City Recital Hall, Sydney
July 25, 2018
William of Rubruck’s detailed report of his journey from Constantinople to the capital of the Mongol Empire, Karakorum, is one of the most significant works of mediaeval geographical literature. In their collaboration Karakorum, which opened in Sydney last night, the Australian Brandenburg Orchestra and French ‘mediaeval world folk’ ensemble La Camera delle Lacrime draw on the 13th-century Flemish Franciscan monk’s travels – during which he documented a myriad of different peoples, beliefs, animals and landscapes in a diary he would bring back to King Louis IX – to create a musical voyage onstage in which the mediaeval musics of Christianity, Buddhism and Islam mingle.
Playing the part of William, as Narrator, is actor David Wenham. Dressed in a black cloak, he delivers Michael Costi’s script (based on La Camera Director Khaï-dong Luong’s original concept and directed here by Constantine Costi) with thoughtful reverence, as if pondering each observation, before withdrawing to write in his journal as his story weaves together strands of music ranging from the French troubadour song Ay! Dieus to Buddhist hymns and Sufi chants.
Actor David Wenham. Photo © Steven Godbee
La Camera, which was formed by Bruno Bonhoure and Luong, draws on mediaeval sources to create contemporary theatrical performances. The ensemble is led by Bonhoure, a charismatic singer – and dancer – who moves to the music with mystical intensity, infusing his every moment with a sense of ritual. He dovetails with Wenham, taking on Rubruck’s singing voice (as well as others) with a remarkable flexibility that sees him adapting to the various styles of chant and song.
The Brandenburgs are joined on stage by the La Camera players, who bring voice, violin, kamanche (a bowed instrument common in Persian music), erhu (a Chinese bowed instrument), flutes, hurdy-gurdy, cornamuse (a double reed instrument) and various percussion instruments to the musical table, creating a multi-hued sound world reflective of the diversity of musical styles found in Karakorum and along the Silk Road. Singers and instrumentalists move around the stage, in and out of the drama in a way that enhances the sense of ritual pervading this piece.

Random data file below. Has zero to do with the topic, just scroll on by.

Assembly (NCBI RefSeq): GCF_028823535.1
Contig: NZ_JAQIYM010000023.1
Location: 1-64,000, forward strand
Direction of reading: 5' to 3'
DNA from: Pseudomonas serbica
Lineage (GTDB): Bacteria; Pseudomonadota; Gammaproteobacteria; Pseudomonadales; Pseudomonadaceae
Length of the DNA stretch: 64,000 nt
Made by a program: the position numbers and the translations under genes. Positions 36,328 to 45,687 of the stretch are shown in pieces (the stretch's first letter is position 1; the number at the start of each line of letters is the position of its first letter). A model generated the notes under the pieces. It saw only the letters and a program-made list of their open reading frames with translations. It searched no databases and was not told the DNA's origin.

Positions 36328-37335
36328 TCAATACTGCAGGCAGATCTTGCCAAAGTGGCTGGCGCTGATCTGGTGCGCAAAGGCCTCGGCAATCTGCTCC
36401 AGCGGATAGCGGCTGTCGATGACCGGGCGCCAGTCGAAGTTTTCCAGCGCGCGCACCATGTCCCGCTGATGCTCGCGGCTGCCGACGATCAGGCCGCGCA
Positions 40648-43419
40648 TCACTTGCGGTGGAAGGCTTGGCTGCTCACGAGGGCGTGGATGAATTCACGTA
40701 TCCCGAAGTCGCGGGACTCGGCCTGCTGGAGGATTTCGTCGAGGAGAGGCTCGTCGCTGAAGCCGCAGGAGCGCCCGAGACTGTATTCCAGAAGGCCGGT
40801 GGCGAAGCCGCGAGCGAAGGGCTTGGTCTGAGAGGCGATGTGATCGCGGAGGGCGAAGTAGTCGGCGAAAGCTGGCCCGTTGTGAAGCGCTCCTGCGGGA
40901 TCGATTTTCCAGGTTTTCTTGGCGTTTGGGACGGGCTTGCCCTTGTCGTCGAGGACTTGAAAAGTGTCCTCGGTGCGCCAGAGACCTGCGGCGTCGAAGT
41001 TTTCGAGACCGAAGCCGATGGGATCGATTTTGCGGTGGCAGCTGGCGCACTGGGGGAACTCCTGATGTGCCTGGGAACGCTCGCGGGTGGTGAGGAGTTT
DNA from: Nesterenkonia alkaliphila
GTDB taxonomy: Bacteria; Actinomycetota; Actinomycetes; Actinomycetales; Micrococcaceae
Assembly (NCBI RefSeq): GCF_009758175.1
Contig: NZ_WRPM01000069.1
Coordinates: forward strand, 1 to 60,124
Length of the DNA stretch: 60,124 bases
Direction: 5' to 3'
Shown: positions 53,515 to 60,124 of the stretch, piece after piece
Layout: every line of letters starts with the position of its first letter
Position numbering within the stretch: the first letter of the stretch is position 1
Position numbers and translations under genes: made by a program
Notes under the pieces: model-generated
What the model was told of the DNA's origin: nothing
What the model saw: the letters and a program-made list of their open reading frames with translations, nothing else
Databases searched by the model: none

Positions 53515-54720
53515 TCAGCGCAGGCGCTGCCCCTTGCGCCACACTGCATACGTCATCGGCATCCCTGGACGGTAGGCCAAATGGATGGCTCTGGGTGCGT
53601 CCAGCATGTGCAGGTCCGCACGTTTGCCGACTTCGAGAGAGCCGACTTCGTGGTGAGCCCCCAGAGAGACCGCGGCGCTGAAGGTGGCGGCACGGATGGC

La Camera delle Lacrime and the Australian Brandenburg Orchestra. Photo © Steven Godbee
From the atmospheric drones and winding violin lines of La Camera’s Mokrane Adlani or the Brandenburgs’ Shaun Lee-Chen to Bonhoure’s powerful chanting, Rubruck’s account itself offers plenty of opportunity for music, the monk seemingly bursting into song (the Gregorian chants Salve Regina, Ave Regina Caelorum and A solis ortus cardine) upon entering any Christian building along the way. (Costi can be forgiven if the music feels shoe-horned in at times, this is in fact fidelity to Rubruck’s original, which at times feels like a kind of mediaeval jukebox musical).
But the music is beautiful and varied – Yan Li’s erhu is particularly compelling, and her singing voice provides a dramatic contrast in colour to the male voices and strings that dominate the music. There is a sense of mystery and discovery to the performance, but there is also lightness – Bonhoure’s ‘drinking song’ choreography to a Mongolian melody manages to be simultaneously graceful and tipsy.
The disparate musics are woven together finally and effectively in The Debate at Karakorum, in which the Mongol leader, Möngke Khan, presides over a debate or rhetorical contest between the religions – Nestorian Christians (plus Rubruck), Buddhists and Muslims – and the finale is musically uplifting. But overall there is a sense that Karakorum skates across the surface: despite the dramatisation, we are given little insight into Rubruck as a man, the human drama of such an incredible journey or the questions of faith and culture that are raised by it – instead the story simply serves to string together a series of beautiful musical postcards. Ultimately, though, Wenham and Bonhoure are charming frontmen, making Karakorum a pleasant and interesting journey through the sounds of the mediaeval Silk Road.
The Australian Brandenburg Orchestra plays at City Recital Hall, Sydney until August 3, Melbourne Recital Centre, August 4 – 5, and QPAC August 7